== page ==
Some of the common feeds include pasture grasses, hay and silage crops, cereal grains, and other by-products of food crops, such as pineapple bran, brewers' grains, and sugar beet pulp.
The United Nations Food and Agriculture Organization (FAO) estimates that by 2050 the demand for food will grow by 60% and that between 2010 and 2050 production of animal proteins is expected to grow by around 1.7% per year, with meat production projected to rise by nearly 70%, aquaculture by 90% and dairy by 55%. The ASEAN countries host dairy farms, pisciculture, and meats farms and are also ardent consumers of the same. Moreover, agriculture is a labor-intensive practice in these countries which uses cows, ox, bulls, donkeys, and horses avidly. Mixed farming is also widely practiced. This has led to high imports of animal feed from several sources.
By type, fodder is the most popular variety of animal feed. By ingredients, wheat, corn, and soybean are widely used because of their nutrient contents. Hence, they hold a noticeable market share. By livestock, cows and swine hold a significant share. Cows and alike are the common farm animals used in both agriculture and reared for meat. Aquatic animals like fish and crustaceans are reared for food both commercially and privately. They are a budding market.
Many farmers are focusing to find the fortification of animal feed with important vitamins, minerals, and other nutrients to boost its quality and strength. New prospects for animal feed will be fostered by the growing popularity of meat and meat-related products and increasing animal health problem. Livestock consumes annually about 6 billion tons of feed dry matter; 86% of the global livestock feed intake are not of edible quality, says FAO. Research and development (R&D) investments by companies to boost the nutritional value of their products are expected to stimulate market growth.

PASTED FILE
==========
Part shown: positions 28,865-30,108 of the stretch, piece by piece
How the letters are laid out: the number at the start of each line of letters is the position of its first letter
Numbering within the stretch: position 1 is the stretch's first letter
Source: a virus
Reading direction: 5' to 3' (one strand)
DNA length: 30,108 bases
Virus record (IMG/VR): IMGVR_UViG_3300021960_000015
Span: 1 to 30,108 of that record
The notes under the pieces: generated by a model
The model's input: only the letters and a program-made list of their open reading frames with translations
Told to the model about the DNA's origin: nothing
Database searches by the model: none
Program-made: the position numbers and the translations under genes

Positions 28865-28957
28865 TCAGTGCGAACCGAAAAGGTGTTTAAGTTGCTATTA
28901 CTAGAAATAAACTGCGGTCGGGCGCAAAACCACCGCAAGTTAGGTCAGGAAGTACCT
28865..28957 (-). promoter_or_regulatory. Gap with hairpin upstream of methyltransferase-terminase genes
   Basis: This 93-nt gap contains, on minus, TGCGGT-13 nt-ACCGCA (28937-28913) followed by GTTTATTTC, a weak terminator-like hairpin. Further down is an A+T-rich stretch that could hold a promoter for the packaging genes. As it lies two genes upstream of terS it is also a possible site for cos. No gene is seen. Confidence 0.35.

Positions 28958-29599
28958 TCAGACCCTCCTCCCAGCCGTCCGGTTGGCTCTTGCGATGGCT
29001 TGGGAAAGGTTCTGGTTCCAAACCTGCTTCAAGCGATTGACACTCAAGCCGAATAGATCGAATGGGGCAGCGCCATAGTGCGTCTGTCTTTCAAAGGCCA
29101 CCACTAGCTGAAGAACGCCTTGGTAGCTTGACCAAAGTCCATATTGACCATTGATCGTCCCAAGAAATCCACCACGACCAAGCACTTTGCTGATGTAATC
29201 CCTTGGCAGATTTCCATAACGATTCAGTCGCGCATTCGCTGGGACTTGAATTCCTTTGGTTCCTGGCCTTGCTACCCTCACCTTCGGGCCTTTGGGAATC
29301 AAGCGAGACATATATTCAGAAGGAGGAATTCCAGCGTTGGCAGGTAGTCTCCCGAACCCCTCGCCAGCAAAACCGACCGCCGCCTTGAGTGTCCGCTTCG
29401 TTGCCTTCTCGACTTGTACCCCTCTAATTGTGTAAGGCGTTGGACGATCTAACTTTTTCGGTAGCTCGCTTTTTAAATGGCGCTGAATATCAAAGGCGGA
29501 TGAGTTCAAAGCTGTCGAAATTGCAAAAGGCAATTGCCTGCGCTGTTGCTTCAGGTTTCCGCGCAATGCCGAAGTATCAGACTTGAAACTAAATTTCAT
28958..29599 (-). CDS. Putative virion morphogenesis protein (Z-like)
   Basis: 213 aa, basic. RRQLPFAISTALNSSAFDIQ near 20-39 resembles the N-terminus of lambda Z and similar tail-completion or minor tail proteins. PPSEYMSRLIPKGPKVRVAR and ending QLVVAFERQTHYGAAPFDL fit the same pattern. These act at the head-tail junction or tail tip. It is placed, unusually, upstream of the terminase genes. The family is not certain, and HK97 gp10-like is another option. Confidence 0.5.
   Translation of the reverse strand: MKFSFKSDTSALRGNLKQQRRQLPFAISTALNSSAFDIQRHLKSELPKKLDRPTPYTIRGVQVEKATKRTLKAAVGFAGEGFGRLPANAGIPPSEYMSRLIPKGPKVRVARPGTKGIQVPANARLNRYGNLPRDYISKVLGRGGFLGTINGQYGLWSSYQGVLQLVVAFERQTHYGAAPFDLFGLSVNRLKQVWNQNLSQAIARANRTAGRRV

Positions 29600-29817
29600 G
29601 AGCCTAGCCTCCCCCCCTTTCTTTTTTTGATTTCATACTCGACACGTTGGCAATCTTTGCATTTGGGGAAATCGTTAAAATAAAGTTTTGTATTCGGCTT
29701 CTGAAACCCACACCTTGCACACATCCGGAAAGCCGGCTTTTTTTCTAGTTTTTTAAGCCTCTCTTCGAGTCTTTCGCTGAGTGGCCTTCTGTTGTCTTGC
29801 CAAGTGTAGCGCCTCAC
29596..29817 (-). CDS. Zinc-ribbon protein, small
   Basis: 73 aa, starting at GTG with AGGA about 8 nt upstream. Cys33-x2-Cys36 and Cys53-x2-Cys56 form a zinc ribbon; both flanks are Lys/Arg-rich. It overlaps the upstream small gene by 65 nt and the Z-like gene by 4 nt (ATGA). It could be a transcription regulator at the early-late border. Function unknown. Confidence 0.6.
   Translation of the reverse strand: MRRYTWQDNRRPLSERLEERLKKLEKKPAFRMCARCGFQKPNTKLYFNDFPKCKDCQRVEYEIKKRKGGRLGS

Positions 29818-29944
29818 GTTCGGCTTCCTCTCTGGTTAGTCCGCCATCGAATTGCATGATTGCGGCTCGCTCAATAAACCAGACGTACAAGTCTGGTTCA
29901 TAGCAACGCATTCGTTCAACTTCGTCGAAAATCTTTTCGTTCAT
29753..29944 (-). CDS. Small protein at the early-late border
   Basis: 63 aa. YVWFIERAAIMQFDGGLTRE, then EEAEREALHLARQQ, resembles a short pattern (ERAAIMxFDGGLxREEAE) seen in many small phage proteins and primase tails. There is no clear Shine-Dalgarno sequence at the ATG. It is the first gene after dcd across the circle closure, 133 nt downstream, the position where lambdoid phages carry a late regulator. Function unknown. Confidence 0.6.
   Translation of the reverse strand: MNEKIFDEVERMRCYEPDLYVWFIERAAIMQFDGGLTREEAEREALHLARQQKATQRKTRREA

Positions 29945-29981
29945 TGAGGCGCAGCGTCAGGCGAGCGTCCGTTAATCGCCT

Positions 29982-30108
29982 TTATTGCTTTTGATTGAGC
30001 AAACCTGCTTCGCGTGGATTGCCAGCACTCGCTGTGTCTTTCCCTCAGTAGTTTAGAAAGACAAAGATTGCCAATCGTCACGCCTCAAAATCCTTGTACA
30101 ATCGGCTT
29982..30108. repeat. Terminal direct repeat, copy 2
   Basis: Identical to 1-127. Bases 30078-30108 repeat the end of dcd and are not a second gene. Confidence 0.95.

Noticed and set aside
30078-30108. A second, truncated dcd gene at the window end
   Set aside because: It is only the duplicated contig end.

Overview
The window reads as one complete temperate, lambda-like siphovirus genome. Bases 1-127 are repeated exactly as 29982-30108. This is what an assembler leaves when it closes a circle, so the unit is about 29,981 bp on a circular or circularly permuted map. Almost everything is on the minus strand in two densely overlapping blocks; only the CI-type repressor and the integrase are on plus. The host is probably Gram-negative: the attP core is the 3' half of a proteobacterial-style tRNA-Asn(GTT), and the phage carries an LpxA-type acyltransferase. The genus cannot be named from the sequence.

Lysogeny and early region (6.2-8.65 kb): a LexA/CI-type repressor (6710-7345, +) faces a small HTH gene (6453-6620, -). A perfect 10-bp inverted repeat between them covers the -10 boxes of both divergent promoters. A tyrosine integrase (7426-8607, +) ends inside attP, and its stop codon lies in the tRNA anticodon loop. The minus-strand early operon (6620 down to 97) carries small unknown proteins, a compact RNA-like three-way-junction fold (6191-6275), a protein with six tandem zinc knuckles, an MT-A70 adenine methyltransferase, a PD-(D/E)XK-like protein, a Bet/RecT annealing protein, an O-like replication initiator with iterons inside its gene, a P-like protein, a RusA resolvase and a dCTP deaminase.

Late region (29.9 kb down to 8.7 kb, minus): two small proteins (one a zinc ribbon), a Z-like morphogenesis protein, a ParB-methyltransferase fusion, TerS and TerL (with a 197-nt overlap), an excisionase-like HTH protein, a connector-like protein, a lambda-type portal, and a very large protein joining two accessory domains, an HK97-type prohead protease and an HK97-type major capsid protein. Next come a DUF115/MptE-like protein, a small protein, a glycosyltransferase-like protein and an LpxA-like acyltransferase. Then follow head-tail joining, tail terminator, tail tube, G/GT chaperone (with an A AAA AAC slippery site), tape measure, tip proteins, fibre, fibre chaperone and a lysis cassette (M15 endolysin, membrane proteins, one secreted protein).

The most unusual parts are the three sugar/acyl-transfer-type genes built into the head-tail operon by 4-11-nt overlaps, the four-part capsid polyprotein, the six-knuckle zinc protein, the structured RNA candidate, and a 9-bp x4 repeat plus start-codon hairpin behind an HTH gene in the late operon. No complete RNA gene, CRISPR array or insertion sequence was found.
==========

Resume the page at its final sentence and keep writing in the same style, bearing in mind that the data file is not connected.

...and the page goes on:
As the import of animal feed increases in the ASEAN countries due to several growth factors, the high price of the animal feeds and certain government regulations are impeding the growth of the market. As agriculture and livestock remain largely unorganized in these countries, the majority of the farmers and rearers are unable to bear the cost of these imported feeds.
Impact of COVID–19.
The import of Animal Feed has slowed amid the COVID-19 pandemic. Most countries have imposed restrictions on lockdown or transport, which harm production as a result of less labor footfall. In these times of crisis, producers and suppliers of the feed industry are doing their utmost to ensure that feed is accessible to all processing animals while complying with protocols to protect their employees against COVID-19 and preserve productivity. However, logistical disruption is the key problem that leads to shortages and difficulties in distribution. The government has tried to regulate the imports but as the buying capacity of the workers falls due to low production levels has left an impact. Moreover, some countries have imposed strict restrictions on import quotas which also negatively affected the imports.
The market leaders for the ASEAN Animal Feed Import are Cargill, Inc., Purina Animal Nutrition (Land O'Lakes), New Hope Group, Archer-Daniels-Midland Company, Weston Milling Animal Nutrition, De Heus Animal Nutrition, Tyson Foods, Inc., Alltech, East Hope Group Company Ltd, and BASF SE. The key players in the market implement growth strategies such as product launches, mergers, and acquisitions, etc. to gain a competitive advantage over their competitors. For instance,